Appellant also testified that he thought Mr. Wilson was calling him to question him and that the call was being recorded. No one from the OSI at Reese Air Force Base had contacted appellant before Mr. Wilson called him. Appellant told his first sergeant that he "had got a call from a guy that was a test proctor back at [his] old base, and he had been busted." In response to a question from the military judge, appellant testified that he felt free to end the conversation at any time.

At trial the defense moved to suppress the evidence of the telephone conversation on the ground that Mr. Wilson was acting as an interrogating agent for the OSI but failed to advise appellant of his rights as required by Article 31(b), UCMJ, 10 USC § 831(b). The military judge denied the motion to suppress and made findings of fact and conclusions of law. He found that the substance of the telephone conversation was as Mr. Wilson described it. He concluded "that Mr. Wilson was acting in an official capacity in his inquiry pursuant to the request of the OSI," and "that the tenor and contents of the conversation indicate that it was a casual conversation; and therefore, the accused did not perceive that inquiry involved more than a casual conversation."

B. Discussion

Before this Court, appellant contends that Article 31(b) warnings were required because Mr. Wilson questioned appellant as an agent of the OSI to obtain incriminating statements. The Government argues that Article 31(b) warnings were not required because the conversation was casual in nature. We hold that Article 31(b) warnings were not required.

Article 31(b) provides:

No person subject to this chapter may interrogate, or request any statement from an accused or a person suspected of an offense without first informing him of the nature of the accusation and advising him that he does not have to make any statement regarding the offense of which he is accused or suspected and that any statement made by him may be used as evidence against him in a trial by court-martial. 

Mil.R.Evid. 305, Manual for Courts-Martial, United States (1995 ed.), implements Article 31(b). Mil.R.Evid. 305(b)(1) defines "person subject to the code" as including "a person acting as a knowing agent of a military unit or of a person subject to the code." Mil.R.Evid. 305(b)(2) defines "interrogation" as including "any formal or informal questioning in which an incriminating response either is sought or is a reasonable consequence of such questioning."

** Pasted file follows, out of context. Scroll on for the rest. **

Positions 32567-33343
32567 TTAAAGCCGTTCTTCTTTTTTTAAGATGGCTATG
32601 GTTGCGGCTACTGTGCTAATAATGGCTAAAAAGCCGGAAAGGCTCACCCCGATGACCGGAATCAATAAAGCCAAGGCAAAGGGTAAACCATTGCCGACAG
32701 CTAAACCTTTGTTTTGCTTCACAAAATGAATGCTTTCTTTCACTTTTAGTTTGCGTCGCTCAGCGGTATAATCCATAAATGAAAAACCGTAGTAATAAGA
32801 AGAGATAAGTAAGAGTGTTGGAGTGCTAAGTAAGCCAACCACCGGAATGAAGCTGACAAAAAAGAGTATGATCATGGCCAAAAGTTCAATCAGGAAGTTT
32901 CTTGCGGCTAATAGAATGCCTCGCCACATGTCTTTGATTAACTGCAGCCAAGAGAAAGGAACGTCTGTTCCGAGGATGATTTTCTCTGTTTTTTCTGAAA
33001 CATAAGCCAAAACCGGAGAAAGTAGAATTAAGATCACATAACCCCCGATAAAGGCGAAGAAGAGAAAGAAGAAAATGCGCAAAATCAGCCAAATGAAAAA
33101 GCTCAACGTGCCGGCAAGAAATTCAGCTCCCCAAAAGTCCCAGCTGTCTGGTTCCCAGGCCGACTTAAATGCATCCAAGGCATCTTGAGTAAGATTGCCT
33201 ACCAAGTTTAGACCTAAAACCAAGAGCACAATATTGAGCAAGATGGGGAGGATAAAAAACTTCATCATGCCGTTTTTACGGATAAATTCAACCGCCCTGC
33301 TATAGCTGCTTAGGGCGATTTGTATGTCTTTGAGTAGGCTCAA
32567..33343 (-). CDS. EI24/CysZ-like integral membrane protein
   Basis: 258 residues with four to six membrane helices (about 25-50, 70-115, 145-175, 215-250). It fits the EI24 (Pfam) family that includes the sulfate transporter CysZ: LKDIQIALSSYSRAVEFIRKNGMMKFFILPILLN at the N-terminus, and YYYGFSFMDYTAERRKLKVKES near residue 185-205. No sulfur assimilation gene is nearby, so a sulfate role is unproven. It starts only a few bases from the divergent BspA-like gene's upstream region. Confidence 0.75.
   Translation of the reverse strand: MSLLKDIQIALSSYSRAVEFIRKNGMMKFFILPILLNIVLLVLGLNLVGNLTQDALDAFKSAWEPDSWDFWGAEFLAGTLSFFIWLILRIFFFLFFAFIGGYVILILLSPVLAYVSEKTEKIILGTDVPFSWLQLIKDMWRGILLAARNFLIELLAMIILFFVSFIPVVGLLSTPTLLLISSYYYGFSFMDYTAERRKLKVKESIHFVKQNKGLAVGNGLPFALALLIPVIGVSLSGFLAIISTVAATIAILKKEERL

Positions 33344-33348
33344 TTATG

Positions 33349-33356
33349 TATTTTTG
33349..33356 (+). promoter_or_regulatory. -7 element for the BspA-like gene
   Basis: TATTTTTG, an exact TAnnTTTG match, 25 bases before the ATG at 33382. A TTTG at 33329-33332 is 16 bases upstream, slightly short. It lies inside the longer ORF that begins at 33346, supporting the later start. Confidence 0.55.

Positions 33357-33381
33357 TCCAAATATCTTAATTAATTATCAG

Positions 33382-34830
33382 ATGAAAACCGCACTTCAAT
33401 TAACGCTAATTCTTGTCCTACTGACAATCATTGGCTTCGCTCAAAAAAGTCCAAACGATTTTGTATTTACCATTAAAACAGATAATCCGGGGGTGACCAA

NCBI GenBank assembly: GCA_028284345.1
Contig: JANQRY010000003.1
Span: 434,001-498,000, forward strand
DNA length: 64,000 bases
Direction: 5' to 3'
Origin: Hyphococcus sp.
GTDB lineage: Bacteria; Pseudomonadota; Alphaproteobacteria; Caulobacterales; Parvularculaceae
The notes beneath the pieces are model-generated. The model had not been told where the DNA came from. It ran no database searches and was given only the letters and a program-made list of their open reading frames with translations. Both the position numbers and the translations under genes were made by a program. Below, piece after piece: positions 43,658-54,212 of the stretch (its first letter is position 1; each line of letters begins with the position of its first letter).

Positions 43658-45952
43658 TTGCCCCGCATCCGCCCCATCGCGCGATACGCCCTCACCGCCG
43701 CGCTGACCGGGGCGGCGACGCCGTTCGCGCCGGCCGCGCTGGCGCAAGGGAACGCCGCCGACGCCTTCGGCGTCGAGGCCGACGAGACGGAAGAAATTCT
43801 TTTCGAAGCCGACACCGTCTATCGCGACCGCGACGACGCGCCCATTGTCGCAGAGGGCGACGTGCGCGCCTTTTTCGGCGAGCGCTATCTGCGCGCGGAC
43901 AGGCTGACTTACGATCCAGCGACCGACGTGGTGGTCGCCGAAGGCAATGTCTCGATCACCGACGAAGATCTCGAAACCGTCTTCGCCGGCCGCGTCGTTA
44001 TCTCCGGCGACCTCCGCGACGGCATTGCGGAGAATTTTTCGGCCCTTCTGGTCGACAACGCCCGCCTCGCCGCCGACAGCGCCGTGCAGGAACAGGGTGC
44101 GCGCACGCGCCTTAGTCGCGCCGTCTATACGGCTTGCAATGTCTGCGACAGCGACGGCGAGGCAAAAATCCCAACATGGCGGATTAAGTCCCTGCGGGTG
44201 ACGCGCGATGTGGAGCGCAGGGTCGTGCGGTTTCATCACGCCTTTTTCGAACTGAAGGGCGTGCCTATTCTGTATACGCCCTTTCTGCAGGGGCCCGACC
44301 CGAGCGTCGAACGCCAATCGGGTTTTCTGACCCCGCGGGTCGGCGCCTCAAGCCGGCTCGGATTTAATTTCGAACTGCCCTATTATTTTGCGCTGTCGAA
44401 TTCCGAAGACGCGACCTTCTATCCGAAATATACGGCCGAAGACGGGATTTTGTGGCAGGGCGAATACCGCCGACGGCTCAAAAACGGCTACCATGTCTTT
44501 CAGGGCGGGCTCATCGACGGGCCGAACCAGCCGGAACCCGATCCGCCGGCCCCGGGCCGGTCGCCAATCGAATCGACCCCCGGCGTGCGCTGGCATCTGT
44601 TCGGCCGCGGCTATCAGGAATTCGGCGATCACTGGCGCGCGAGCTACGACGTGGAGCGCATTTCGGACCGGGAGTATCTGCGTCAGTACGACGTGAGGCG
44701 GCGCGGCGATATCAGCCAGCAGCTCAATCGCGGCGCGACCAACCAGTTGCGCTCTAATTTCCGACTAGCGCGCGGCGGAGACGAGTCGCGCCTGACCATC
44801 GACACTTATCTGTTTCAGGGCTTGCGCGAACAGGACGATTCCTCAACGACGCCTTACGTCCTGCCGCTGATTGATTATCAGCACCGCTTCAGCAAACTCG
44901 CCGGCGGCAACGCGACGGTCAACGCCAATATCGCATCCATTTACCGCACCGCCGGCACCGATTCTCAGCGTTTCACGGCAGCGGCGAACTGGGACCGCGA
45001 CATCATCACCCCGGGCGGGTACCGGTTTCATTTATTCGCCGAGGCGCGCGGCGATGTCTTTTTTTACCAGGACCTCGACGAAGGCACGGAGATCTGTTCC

The warning requirement of Article 31(b) "applies only to situations in which, because of military rank, duty, or other similar relationship, there might be subtle pressure on a suspect to respond to an inquiry." United States v. Duga, 10 MJ 206, 210 (CMA 1981); see also United States v. Price, 44 MJ 430, 432 (1996); United States v. Harvey, 37 MJ 140, 143-44 (CMA 1993). Thus, Article 31(b) warnings are required only if:

(1) a questioner subject to the Code was acting in an official capacity in his inquiry . . . ; and 

(2) . . . the person questioned perceived that the inquiry involved more than a casual conversation. 

Duga, supra.

When a military judge’s ruling admitting evidence involves a mixed question of fact and law, as in this case, we review factfinding under a clearly erroneous standard and conclusions of law de novo. We will reverse if the findings of fact are clearly erroneous or the conclusions of law are influenced by an erroneous view of the law. United States v. Sullivan, 42 MJ 360, 363 (1995).

In this case the military judge correctly concluded that the first prong of Duga was met because Mr. Wilson was acting as an agent of the OSI and, thus, under Mil.R.Evid. 305(b)(1), was a person "subject to the code." He concluded that the second prong was not met, however, because appellant perceived the call to be a casual conversation. We agree with the military judge’s conclusion regarding the second prong. The military judge resolved the factual conflicts between Mr. Wilson’s and appellant’s testimony by accepting Mr. Wilson’s version. His findings are supported by the evidence and, thus, are not clearly erroneous.